Google's Android mobile OS.
Photograph by Bloomberg via Getty Images
By Don Reisinger
April 21, 2016

Apple and Google are dominating the U.S. mobile market, even more than they did before.

During the first quarter, Android and iOS combined for 97% of all mobile phone activations in the U.S., according to Consumer Intelligence Research Partners (CIRP). That was up from 95% during the same period last year.

Android was the most popular operating system during the first three months of 2016, accounting for 57% of all activations, the study said. Meanwhile, Apple’s iOS accounted for 40% of all activations during that period, leaving Microsoft’s Windows and “basic” devices that aren’t running sophisticated operating systems to pick up the scraps.

Google (GOOGL) and Apple (AAPL) have long ruled the U.S. phone market. However, they achieve their success in different ways. Apple only sells iPhones and doesn’t allow other companies to use its operating system.

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Google, however, offers its Android platform to third-party vendors that build their own products. Android activations during the first quarter were therefore split among several different companies. While Google has a slew of Android vendor partners, and just a few, including Samsung and China-based Huawei, have attracted the majority of its customers.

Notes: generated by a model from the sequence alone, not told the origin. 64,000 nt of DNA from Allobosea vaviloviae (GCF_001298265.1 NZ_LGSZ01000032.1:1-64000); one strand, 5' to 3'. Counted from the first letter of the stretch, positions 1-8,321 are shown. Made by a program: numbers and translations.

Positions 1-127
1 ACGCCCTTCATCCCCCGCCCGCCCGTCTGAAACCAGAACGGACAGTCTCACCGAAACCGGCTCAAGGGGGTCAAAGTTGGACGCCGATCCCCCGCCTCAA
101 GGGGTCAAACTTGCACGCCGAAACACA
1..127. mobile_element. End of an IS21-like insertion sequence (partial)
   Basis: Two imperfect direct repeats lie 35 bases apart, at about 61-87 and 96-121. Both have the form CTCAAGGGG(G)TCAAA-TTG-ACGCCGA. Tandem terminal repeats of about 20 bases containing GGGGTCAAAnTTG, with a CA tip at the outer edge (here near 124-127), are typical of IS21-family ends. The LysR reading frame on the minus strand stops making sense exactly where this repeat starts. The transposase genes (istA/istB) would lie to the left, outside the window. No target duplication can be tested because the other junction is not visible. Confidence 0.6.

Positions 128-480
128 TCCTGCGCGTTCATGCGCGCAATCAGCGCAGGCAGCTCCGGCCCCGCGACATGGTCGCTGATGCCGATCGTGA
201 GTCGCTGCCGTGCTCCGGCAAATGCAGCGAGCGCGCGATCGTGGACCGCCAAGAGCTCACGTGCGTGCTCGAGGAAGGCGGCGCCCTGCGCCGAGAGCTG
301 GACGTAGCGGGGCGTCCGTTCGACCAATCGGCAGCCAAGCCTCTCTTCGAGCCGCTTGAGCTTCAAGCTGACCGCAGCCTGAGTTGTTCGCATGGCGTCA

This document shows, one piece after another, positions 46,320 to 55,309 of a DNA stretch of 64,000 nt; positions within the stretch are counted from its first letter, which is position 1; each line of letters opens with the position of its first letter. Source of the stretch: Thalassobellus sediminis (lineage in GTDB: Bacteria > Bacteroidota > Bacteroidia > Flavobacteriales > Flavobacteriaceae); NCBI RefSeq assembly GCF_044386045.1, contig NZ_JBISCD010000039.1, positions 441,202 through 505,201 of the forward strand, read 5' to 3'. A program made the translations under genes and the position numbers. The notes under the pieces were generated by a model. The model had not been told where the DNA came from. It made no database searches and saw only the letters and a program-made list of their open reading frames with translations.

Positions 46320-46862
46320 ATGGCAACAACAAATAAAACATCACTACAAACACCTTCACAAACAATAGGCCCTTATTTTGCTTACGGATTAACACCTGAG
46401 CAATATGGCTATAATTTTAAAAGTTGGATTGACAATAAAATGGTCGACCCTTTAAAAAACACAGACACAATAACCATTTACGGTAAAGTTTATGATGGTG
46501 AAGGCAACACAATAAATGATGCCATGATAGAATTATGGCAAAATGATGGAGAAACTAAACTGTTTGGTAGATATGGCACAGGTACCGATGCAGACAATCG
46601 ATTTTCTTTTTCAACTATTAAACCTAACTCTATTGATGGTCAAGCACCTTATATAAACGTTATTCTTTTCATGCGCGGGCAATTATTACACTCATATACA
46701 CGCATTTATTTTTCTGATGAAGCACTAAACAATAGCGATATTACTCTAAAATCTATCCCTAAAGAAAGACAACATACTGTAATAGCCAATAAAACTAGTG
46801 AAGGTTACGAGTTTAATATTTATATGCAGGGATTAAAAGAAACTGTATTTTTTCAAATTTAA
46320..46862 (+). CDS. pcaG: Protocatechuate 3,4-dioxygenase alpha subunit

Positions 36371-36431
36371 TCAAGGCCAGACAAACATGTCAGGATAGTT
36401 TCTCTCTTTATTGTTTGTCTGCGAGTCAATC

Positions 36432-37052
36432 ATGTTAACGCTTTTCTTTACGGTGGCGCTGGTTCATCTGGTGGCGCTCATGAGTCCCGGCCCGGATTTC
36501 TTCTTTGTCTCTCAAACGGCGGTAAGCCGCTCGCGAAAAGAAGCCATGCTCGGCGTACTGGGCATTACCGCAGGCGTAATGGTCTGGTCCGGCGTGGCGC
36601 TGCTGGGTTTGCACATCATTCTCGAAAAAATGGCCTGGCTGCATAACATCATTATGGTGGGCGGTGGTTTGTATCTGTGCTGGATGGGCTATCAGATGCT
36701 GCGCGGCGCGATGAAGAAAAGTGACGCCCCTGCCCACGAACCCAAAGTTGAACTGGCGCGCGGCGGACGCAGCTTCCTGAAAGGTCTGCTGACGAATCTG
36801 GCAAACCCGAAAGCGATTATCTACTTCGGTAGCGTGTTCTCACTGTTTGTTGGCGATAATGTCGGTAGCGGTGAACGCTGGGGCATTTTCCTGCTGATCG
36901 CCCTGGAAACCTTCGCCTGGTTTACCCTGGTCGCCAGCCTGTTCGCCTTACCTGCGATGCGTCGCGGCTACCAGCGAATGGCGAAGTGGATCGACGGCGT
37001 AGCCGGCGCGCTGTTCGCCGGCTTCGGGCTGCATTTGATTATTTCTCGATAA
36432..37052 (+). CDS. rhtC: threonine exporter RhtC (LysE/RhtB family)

The different business models means Google is nowhere to be found when CIRP evaluates activations by device maker. On that front, Apple was the clear leader, attracting 40% of all activations during the first quarter, according to CIRP. It was closely followed by Samsung’s 37% market share. LG, Motorola, and HTC followed, although their share was substantially less and the exact figures were not shared in the report.

Except for Apple and Samsung, CIRP says that all other smartphone makers saw their market share slip year-over-year compared to March 2015.

“Apple and Samsung continued to dominate the U.S. mobile phone market,” CIRP partner and co-founder Mike Levin said in a statement.

Samsung was able to grow its market share on the “strength of the Galaxy S7 launch,” according to Levin. Apple was lifted by strong performance by its larger models including the iPhone 6 and iPhone 6s.

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However, Apple also padded its market lead by stealing former Android users.

“As a percentage of customers, Apple attracted more Android users than before, in large part because Apple had already upgraded so much of its own U.S. installed base after the launch of the iPhone 6 models in September 2014,” Josh Lowitz, partner and CIRP co-founder said in a statement.

Lowitz didn’t say how many converts Apple was able to attract.

The CIRP data is based on a survey the company conducted in the U.S. between April 1 and April 14. The data includes activations of both new and used phones.

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